More than 14 million people are battling cancer in the United States today. That number is said to rise to abound 19 million by the year 2024, according to the National Cancer Institute. Great strides have been made in medical and cancer research, but still there was much more to be done. After experiencing the heart breaking breast cancer that his wife was diagnosed with, Eric Lefkofsky wanted to establish a means of bringing cancer diagnosis and treatment into the twenty first century. Eric co-founded Tempus, which is a company that has made many advances and has taken the lead in data of precision medicine that is data enabled. The health care industry was lagging behind in modern technology, and had not developed the use of electronic health records. Doctors were still using hand written notes that were not always easily accessible. He found that data collection and digital technology were not effectively combined. The goal of Tempus was to make a transformation in the way that cancer care was delivered. It developed a platform that analyzed the molecular as well as the clinical data of the cancer patient.
Eric Lefkofsky, a co-founder of Tempus, is also the Chief Executive Officer. He is an entrepreneur and a philanthropist. In 2006, he and his family established the Lefkofsky Family Foundation, a private charitable organization who’s mission is to help enhance the quality of human life. He is a graduate of The University of Michigan, and received his Juris Doctorate from The University of Michigan Law School. Eric is also the published author of the book, Accelerated Disruption. With the co founding of the technology company Tempus, the world’s largest library of molecular and clinical data. doctors can now deliver a more personalized treatment and care for their cancer patients. Now patients can benefit from the treatment that has been done for others through a data base of pertinent clinical and molecular information.
Eric Lefkofsky info: www.tempus.com/about-us/
As important as cancer treatment is, there are still plenty of issues that impede its progress and prevent medical facilities from being able to help people as efficiently as they otherwise could. Eric Lefkofsky understands this problem, and that’s why he’s gone to great lengths to develop Tempus, a startup that specializes in improving access to medical data.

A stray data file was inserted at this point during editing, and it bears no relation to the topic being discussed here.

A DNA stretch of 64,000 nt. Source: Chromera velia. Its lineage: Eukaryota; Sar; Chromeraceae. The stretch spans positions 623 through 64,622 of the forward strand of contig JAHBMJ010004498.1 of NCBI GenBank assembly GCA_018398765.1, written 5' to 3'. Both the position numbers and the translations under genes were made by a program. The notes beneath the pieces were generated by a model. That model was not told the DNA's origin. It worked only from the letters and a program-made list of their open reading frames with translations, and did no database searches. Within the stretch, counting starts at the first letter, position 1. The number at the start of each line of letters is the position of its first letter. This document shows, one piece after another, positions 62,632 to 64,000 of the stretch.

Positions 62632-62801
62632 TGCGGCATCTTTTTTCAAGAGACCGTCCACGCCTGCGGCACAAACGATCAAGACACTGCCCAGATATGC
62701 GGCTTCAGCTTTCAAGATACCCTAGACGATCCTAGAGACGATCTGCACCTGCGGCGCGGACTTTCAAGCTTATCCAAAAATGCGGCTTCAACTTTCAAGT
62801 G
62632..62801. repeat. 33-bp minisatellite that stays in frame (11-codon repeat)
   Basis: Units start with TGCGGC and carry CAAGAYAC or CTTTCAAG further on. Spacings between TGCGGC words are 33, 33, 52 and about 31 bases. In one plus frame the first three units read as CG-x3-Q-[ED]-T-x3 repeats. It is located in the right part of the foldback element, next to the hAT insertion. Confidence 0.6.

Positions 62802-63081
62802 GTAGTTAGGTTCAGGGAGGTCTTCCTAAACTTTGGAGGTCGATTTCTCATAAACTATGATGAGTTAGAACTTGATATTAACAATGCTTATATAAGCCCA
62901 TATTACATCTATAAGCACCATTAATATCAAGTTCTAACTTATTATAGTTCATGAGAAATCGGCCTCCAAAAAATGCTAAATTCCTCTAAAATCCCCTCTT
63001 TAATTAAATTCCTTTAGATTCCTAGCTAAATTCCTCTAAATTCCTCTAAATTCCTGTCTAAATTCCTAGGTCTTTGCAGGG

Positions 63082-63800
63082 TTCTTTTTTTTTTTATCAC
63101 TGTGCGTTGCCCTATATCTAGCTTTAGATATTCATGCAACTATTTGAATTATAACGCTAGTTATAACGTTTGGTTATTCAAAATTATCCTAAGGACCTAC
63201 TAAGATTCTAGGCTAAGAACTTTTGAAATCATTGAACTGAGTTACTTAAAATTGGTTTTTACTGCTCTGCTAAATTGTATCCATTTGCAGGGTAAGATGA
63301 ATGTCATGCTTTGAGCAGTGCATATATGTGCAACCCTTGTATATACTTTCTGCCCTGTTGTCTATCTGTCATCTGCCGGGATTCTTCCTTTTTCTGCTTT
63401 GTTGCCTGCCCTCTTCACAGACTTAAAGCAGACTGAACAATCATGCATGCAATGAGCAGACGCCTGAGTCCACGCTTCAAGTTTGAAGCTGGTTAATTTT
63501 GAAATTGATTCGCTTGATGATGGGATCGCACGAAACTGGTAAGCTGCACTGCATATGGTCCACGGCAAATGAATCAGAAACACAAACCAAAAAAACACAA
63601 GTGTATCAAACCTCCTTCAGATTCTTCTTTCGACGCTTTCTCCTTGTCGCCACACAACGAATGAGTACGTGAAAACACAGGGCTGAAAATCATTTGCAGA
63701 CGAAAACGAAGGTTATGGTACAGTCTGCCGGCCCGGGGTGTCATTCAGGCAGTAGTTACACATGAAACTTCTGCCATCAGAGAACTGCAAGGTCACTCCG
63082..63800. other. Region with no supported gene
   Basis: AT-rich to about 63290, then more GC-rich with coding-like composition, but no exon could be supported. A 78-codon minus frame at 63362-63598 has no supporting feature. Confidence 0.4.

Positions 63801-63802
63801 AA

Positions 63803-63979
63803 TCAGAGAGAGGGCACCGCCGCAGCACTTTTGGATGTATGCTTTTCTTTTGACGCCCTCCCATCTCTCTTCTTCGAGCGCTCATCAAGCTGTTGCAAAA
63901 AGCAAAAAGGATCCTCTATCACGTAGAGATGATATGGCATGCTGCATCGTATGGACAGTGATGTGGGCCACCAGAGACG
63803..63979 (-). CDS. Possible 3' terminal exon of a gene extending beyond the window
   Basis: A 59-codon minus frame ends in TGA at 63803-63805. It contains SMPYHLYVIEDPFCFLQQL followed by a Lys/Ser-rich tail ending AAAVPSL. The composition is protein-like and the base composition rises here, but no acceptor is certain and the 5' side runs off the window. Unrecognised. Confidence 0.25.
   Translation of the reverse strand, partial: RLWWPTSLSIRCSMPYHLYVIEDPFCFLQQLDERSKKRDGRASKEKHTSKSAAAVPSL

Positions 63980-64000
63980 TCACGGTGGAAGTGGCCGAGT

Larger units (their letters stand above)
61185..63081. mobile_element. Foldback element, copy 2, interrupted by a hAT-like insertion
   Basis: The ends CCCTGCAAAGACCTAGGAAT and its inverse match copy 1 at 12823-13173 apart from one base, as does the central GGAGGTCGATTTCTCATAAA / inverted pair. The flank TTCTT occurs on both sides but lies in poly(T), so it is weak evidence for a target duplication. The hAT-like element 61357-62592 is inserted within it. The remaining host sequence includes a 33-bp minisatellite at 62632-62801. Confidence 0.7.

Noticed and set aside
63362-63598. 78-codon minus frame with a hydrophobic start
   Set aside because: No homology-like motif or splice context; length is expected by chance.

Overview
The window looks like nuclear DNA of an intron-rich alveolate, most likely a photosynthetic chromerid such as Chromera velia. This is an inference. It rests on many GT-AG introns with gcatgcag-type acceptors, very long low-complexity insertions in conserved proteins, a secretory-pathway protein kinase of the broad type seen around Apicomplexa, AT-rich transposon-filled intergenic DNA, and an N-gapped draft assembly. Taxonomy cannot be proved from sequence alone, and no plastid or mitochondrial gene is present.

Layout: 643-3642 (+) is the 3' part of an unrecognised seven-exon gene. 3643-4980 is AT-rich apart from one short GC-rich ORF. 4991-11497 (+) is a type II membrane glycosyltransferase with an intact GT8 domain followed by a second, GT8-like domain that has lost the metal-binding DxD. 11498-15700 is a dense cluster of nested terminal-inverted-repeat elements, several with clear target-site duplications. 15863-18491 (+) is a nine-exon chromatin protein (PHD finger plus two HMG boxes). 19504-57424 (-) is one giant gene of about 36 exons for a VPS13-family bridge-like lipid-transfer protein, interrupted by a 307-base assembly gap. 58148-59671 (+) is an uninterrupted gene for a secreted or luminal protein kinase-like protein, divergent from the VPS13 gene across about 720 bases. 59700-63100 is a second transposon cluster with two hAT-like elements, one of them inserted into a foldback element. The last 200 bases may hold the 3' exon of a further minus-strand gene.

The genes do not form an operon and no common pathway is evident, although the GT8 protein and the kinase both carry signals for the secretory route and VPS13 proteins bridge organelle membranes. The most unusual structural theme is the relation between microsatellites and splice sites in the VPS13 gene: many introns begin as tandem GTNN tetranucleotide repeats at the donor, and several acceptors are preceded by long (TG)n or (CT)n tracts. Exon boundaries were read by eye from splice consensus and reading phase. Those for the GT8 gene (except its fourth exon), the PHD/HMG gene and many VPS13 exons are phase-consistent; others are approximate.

Through Tempus, research that should otherwise flow freely is able to do exactly that. Whereas data from various research facilities typically kept close to the chest, Tempus helps bring all of it together and make it readily accessible. This not only helps research facilities get more information, but it also helps to ensure that patients are treated appropriately given their specific needs. As Eric Lefkofsky himself puts it, research facilities often struggle to keep track of the specific treatments that each patient is undergoing, in addition to any related to their cancer therapy. If it’s difficult for a researcher to keep track of any extenuating circumstances, then that also hampers any ongoing research in the long run. By eliminating this possibility, Tempus can ensure that facilities get exactly the information they need, whenever they need it.
For his part, Lefkofsky is no stranger to helping people come together for a greater good. After previously founding Groupon, Eric Lefkofsky decided to set up his next venture when his wife developed breast cancer. Realizing that cancer treatment was lagging behind compared to other fields, and that the potential solution was relatively simple, Lefkofsky decided to build a company that could provide alternative access to the data that facilities need on a daily basis.
Now, Lefkofsky has built a technological layer that helps to integrate existing medical and pathology systems into a single cohesive unit. By aggregating all of this data, Lefkofsky hopes to not only help his wife, but cancer patients around the world as well. Of course, the potential for Tempus extends beyond cancer research. Lefkofsky foresees a future where neuroscientists use his system, as well as doctors who are developing personalized vaccines for individual patients. The idea is that this system will only help to improve medical systems around the world and improve their performance for the betterment of everyone. And, as it stands, it appears to be doing exactly that.
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